A tool to find relative absent words in genomic data
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Search for relative absent words (RAWs) in genomic sequences using a reference sequence. Currently, EAGLE runs on a command line environment. It reports into files the absent words, in a k-mer range size, as well as the associated positions. EAGLE can run in a multi-thread mode to minimize computation times.


Cmake is needed for installation (http://www.cmake.org/). You can download it directly from http://www.cmake.org/cmake/resources/software.html or use an appropriate packet manager. In the following instructions we show the procedure to install, compile and create the RAWs:


Download, install and resolve conflicts.


#sudo apt-get install cmake
git clone https://github.com/pratas/eagle.git
cd eagle/src/
cmake .

Alternatively, you can install (without cmake and only for linux) using

git clone https://github.com/pratas/eagle.git
cd eagle/src/
mv Makefile.linux Makefile


Install brew:

ruby -e "$(curl -fsSL https://raw.github.com/Homebrew/homebrew/go/install)"

only if you do not have it. After type:

brew install cmake
brew install wget
brew install gcc48
wget https://github.com/pratas/eagle/archive/master.zip
unzip master.zip
cd eagle-master/src/
cmake .

With some versions you might need to create a link to cc or gcc (after the brew install gcc48 command), namely

sudo mv /usr/bin/gcc /usr/bin/gcc-old   # gcc backup
sudo mv /usr/bin/cc /usr/bin/cc-old     # cc backup
sudo ln -s /usr/bin/gcc-4.8 /usr/bin/gcc
sudo ln -s /usr/bin/gcc-4.8 /usr/bin/cc

In some versions, the gcc48 is installed over /usr/local/bin, therefore you might need to substitute the last two commands by the following two:

sudo ln -s /usr/local/bin/gcc-4.8 /usr/bin/gcc
sudo ln -s /usr/local/bin/gcc-4.8 /usr/bin/cc


In windows use cygwin (https://www.cygwin.com/) and make sure that it is included in the installation: cmake, make, zcat, unzip, wget, tr, grep (and any dependencies). If you install the complete cygwin packet then all these will be installed. After, all steps will be the same as in Linux.


As an example, the objective is to find minimal absent words (RAWs) that appear in a E. coli and not in the assembled (GRC) human chromosome 18, for k-mer sizes between 9 and 13 (including inverted words).

Get data

EAGLE accepts fasta (http://en.wikipedia.org/wiki/FASTA_format) and seq (ACGTN characters) formats. Therefore, data might be downloaded using a graphical interface or by wget and after decompressed. Above we use wget:

wget ftp://ftp.ncbi.nlm.nih.gov/genomes/H_sapiens/Assembled_chromosomes/seq/hs_ref_GRCh38_chr18.fa.gz ;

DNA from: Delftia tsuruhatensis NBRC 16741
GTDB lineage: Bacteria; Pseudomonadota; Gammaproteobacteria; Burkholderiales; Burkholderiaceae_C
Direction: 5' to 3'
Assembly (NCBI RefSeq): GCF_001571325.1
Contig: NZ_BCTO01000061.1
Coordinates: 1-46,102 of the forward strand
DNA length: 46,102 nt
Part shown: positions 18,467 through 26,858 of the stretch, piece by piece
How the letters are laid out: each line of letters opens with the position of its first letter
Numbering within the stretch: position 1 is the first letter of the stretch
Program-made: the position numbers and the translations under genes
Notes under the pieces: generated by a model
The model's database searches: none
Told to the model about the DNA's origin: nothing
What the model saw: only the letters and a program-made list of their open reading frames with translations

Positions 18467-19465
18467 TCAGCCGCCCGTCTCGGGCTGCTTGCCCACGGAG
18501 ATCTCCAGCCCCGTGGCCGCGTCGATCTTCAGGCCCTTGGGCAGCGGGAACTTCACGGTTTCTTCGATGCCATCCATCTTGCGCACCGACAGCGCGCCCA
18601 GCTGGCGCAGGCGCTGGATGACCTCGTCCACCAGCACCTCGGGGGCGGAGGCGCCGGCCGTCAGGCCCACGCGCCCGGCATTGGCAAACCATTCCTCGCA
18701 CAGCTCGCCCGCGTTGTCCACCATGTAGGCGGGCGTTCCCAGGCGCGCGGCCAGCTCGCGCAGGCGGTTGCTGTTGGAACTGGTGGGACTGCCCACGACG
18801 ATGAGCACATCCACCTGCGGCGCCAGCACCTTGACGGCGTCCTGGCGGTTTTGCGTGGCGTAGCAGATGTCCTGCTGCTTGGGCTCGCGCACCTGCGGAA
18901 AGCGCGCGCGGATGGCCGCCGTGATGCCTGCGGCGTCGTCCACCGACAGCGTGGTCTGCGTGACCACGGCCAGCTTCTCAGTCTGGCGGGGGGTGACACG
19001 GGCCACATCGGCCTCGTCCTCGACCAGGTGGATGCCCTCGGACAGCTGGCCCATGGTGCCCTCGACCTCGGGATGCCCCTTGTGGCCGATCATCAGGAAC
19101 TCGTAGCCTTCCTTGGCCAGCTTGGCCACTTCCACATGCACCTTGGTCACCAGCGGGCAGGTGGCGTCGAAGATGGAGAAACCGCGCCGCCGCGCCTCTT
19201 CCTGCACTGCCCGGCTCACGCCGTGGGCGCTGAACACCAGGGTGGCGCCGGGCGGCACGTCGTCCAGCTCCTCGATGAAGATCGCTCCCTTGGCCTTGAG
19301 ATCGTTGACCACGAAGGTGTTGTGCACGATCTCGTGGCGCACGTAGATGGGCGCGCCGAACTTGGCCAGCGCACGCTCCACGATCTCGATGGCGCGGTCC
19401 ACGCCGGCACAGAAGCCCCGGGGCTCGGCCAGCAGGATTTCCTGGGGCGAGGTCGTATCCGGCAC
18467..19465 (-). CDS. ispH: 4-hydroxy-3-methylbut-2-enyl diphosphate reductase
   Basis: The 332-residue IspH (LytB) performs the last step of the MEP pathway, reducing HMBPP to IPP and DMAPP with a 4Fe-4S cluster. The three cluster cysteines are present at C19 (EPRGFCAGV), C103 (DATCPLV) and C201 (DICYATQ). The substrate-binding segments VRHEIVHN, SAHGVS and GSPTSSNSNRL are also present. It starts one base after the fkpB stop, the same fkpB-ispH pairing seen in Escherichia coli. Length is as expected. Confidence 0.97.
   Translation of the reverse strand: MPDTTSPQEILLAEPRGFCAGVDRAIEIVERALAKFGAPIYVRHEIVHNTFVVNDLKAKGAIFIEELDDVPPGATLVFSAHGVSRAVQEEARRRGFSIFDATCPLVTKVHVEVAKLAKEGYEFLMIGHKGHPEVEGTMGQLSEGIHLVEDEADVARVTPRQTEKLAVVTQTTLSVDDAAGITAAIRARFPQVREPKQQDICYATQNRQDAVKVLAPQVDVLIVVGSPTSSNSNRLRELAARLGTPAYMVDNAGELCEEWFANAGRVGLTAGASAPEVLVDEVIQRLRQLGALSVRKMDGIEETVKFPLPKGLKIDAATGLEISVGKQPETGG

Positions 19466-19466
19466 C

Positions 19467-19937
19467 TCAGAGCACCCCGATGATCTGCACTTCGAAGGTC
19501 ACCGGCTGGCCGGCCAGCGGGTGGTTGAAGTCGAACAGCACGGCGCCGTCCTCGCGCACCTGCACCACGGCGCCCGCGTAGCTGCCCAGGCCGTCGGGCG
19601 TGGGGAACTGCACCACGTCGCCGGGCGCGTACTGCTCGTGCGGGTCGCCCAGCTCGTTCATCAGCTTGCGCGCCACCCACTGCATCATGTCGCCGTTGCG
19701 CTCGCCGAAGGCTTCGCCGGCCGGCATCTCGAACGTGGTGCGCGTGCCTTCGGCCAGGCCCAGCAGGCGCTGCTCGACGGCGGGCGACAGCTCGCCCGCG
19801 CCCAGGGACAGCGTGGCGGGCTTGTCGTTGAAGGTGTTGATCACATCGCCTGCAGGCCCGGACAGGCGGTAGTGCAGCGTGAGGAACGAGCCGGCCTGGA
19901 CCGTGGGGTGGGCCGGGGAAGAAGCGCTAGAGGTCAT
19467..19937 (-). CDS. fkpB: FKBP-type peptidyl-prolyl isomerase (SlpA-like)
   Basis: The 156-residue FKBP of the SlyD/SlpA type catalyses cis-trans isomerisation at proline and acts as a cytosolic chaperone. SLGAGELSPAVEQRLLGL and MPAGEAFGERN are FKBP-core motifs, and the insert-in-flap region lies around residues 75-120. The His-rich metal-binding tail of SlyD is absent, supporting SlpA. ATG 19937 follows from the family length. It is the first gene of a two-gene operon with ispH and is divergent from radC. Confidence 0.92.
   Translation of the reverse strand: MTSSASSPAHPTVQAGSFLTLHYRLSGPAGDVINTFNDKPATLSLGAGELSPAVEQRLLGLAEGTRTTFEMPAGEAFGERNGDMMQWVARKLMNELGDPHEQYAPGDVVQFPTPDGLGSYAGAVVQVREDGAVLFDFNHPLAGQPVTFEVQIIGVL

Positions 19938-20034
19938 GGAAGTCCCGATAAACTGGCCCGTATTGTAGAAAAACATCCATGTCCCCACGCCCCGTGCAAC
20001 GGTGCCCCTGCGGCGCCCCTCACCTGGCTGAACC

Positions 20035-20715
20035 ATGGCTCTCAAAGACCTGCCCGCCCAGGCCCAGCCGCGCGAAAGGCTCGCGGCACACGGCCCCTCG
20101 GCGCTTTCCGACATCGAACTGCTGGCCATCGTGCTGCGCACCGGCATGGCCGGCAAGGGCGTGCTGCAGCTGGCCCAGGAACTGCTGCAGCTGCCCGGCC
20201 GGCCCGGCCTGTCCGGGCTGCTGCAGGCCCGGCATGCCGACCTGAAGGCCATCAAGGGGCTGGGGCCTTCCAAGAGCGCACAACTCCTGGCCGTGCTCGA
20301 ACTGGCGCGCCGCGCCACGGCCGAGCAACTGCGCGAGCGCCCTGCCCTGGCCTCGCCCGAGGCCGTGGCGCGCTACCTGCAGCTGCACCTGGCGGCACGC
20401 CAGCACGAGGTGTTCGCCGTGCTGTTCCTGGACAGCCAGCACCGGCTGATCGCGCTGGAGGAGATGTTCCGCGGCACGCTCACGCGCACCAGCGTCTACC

gunzip hs_ref_GRCh38_chr18.fa.gz ;
mv hs_ref_GRCh38_chr18.fa C18.fa ;
wget ftp://ftp.ncbi.nlm.nih.gov/genomes/Bacteria/Escherichia_coli_K_12_substr__DH10B_uid58979/NC_010473.fna ;
mv NC_010473.fna ECOLI.fna ;


Run EAGLE using:

./EAGLE -v -t -min 9 -max 13 -i -r C18.fa ECOLI.fna

It will create files with prefix "ECOLI.fna" followed by the suffix "-k9.eg". The number 9 stands for k = 9. The "-k10.eg" stands for k = 10 and so on. Each file contains the respective(s) RAWs for each k along with the respective positions (the content is ordered by positions). If a file is empty it means that there are no RAWs, nevertheless the running output in the console should indicate something as "RAWs FOUND : 0.0000 % ( 0 in 4753180 )" (for k=8).


To see the possible options type



./EAGLE -h

These will print the following options:

Usage: EAGLE <OPTIONS> ... -r [FILE] [FILE]:<...> -v verbose mode, -a about EAGLE, -t use multi-threading, -i use inversions, -min <k-mer> k-mer minimum size, -max <k-mer> k-mer maximum size, -r [rFile] reference file (db), [tFile1]:<tFile2>:<...> target file(s). EAGLE is a fast method/tool to compute relative MAWs. The input files should be FASTA (.fa) or SEQ [ACGTN].

Options meaning

Parameters Meaning
-h It will print the parameters menu (help menu)
-v It will print progress information such as number of MAWs, etc.
-a It will print the EAGLE version number, license type and authors.
-t It will use multiple-threading. The number of threads will be equal to the maximum k-mer less the minimum k-mer. The time to accomplish the task will be much lower, although it will use more memory (memory from each model is cumulative).
-i Inverted words (reverse complemented) will also be considered.
-min <k-mer> Size of the minimum k-mer (word size). Possible interval [1;28]. Contexts above 16 will be handled with a hash-table, where the implementation is approximately linear in memory relatively to the size of the sequence.
-max <k-mer> Size of the maximum k-mer (word size). Possible interval [1;28]. Contexts above 16 will be handled with a hash-table, where the implementation is approximately linear in memory relatively to the size of the sequence.
-r [refFile] The reference filename. Accepted sequence alphabet [A,C,G,T,N].
[tarFile] The target filename(s). For multiple file usage separate by ":". Example: Virus1:Virus2:virus3. Accepted sequence alphabet [A,C,G,T,N].


On using this software/method, please cite:

Raquel M. Silva, Diogo Pratas, Luísa Castro, Armando J. Pinho & Paulo J. S. G. Ferreira. Bioinformatics (2015): btv189. DOI: [10.1093/bioinformatics/btv189] (http://doi.org/10.1093/bioinformatics/btv189).


For any issue let us know at issues link.


GPL v3.

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